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Reviews > Shows

Published: 2003/07/29
by Jesse Jarnow

The Disco Biscuits, Mishawaka Amphitheater, Bellvue, CO- 7/26


The Mishawaka Amphitheater in Bellvue, Colorado was the place to see
The Disco Biscuits, according to my friends. "Prettier than Red Rocks," some
said. "Not prettier," others corrected. "Different." Either
way, it amounted to a considerable amount of hype, which unraveled itself
around the Cache La Poudre River as CO-14 gorgeously hooked its way up out
of the plains, into the Rockies, and through Poudre Canyon.

"Go to Fort Collins and make a left," I had been instructed. "When you see a
line of cars, stop. Then walk." So I did. At the end of the cars, as I had
been promised, I found what amounted to a roadhouse bar. The canyon was
exactly wide enough to contain a two-lane road, a small (though highly
elevated) stage, and the rushing river that had carved the valley itself. It
wasn't quite as naturalistic or idyllic as I imagined. If it wasn't for the
fact that there actually was a rushing river behind the stage, the
whole affair woulda been mondo tacky.

The Disco Biscuits have taken to naming their multiple night runs at venues – this was their third annual Bisco Inferno – a practice which imbues the
shows with the sense that they are Events. And, with people flying in from
across the country for Mishawaka, it's hard to disagree. Jamband fans have
long practiced a peculiar kind of tourism, tending to "know" cities not for
museums or other officially defining bits of culture, but for places to
hike, local breweries, good breakfast spots, and other destinations that be
squeezed in between shows. In seeking out spots like Mishawaka, tourheads
practice an unpoliticized patriotism: the acknowledgement that there are
places to go and sites to see.

The roadhouse at Mishawaka is a good example. There probably aren't too many
places in the country it could exist: a beautiful natural setting with the
feeling of liberation that it implies combined with a surprisingly
conservative ruggedness (hey, they served freedom fries). All in all, the
reason to see a band like The Disco Biscuits there is – theoretically – because they will make music not only completely specific, but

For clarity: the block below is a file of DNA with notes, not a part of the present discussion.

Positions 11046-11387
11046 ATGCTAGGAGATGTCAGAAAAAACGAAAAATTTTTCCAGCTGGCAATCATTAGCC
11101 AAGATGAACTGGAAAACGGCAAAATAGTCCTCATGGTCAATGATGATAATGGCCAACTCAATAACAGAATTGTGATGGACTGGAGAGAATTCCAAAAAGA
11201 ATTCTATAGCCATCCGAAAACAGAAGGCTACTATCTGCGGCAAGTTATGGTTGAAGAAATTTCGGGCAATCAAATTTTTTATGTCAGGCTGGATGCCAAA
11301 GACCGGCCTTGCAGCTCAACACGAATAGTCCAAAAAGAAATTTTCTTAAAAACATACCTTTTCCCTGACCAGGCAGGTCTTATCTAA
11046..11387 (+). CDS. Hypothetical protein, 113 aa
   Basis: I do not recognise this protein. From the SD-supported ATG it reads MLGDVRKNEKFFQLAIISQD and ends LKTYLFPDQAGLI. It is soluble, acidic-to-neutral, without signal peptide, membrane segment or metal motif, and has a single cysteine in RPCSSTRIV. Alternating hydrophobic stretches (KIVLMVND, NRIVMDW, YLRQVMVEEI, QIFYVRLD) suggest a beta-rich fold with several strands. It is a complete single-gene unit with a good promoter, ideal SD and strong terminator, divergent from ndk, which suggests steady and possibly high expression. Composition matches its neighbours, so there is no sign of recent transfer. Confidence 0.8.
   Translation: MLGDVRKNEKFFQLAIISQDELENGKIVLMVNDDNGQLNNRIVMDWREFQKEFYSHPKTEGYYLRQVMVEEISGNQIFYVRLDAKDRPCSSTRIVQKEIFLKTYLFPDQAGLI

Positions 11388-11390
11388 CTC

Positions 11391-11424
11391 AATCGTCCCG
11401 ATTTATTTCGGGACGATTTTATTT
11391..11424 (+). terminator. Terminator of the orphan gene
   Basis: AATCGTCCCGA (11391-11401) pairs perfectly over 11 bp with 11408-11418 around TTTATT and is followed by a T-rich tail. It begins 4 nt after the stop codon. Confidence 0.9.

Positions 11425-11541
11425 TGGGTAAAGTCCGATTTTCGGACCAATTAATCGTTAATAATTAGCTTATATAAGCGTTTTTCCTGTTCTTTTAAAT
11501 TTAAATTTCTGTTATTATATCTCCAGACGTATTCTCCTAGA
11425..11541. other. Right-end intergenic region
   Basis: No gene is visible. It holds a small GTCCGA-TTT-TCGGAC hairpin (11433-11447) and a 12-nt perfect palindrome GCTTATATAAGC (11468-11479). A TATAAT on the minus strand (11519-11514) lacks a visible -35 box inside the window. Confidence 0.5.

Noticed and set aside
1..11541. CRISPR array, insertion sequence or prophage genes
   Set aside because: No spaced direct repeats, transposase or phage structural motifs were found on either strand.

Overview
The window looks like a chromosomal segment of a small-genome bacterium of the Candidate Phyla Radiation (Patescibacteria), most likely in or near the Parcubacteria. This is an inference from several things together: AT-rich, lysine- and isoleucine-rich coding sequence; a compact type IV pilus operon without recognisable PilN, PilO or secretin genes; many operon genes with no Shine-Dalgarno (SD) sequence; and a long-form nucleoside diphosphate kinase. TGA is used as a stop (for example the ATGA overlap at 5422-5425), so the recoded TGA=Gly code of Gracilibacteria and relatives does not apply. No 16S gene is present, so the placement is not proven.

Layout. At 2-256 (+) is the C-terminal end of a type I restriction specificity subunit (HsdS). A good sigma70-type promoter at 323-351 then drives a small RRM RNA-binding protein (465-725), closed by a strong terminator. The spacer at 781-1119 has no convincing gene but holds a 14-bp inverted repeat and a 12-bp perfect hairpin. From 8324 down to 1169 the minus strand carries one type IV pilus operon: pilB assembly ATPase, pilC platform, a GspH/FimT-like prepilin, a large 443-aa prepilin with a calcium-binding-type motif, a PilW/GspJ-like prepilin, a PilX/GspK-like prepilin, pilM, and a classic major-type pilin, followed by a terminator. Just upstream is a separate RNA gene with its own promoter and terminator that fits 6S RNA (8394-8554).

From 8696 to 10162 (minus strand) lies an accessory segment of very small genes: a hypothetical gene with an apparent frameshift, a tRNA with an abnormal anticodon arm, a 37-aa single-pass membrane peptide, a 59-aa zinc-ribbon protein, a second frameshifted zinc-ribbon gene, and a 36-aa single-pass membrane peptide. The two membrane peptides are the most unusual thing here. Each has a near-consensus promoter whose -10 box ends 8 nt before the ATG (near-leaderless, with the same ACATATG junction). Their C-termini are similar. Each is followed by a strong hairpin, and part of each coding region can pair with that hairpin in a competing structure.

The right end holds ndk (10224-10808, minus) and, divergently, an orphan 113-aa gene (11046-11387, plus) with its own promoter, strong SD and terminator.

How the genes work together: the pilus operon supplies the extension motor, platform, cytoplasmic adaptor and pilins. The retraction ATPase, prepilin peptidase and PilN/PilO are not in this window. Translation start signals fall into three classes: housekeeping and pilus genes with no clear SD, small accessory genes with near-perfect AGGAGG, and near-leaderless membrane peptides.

meaningful to that setting. With that, the stage was decked out with
a large, um, dragon, which snaked behind the band and parked its
considerable head just to the right of the stage, amidst what looked to be
an approximation of cresting white mountains. At opportune moments during
the show, the smoke machines were fired up and steam shot out its mouth and
snout. For hippie art, it was actually quite well done, though detracted
heartily from the natural beauty of the scene.

The band opened the show with "Rock Candy," a (relatively) newer song that
would be completed in the second set. It is easy to tell when The Disco
Biscuits segue into a song – there is a change in energy – but it is
frequently hard to tell what the song is. That is, the bulk of the second
set was a sequence of "Digital Buddha > 42 > Rock Candy." "42" was inverted
— the ending played first, then segued into the beginning. Given that the
song has been played just over a dozen times since it's spring debut, it was
a distinction that was likely lost on many (myself included). The result is
that unless one already knows the songs, they probably won't make an
emotional impact on him — which might be circular logic, though is
certainly a stumbling block for some listeners being able to get to that

The positive side of this is that no matter how The Disco Biscuits arrange
their setlists – beginnings first, endings in the middle, middles in the
end, or whatever – the music will invariably sound like The Disco Biscuits.
The band does their best work when they're not trying to emulate another
genre (except maybe trance), but simply communicating in their natural
language — a distinct regional dialect of jamband. It is there, when the
band is playing what is theoretically their most abstract music – not
techno, not jazz, not rock, not funk – that they are the easiest to parse.

At Mishawaka, it was a joy hearing them soar from pocket to pocket, scene to
scene: Jon Gutwillig's squiggling neo-classical guitar figures jumping atop
Aron Magner's swelling New Age keyboard frills, both riding Sam Altman's
hard and melodic cymbal work. Watching the front rows of the crowd, it was
sometimes hard to figure out how they could possibly pump their fists so
intently at songs so silly, but listening to the band's improvisation, it
was hard not to understand. Even during the show's most somnambulant moments – a positively dreamy jam out of a pleasantly sleepy "Confrontation" – they
pumped away.

In the end, the dragon was pretty cool — not for what it did specifically,
but for how it functioned. Just to the side of the stage, next to the
dragon, one could walk down some rock steps to the river's edge and sit.
With the dragon towering and the lights flashing and the crowd dancing, it
actually made the river itself feel relatively private — a small, sublime
respite amidst frenzy and chaos. It was the epitome of jamband tourism: a
perfect fusion of place and music, both of the real world and far outside of

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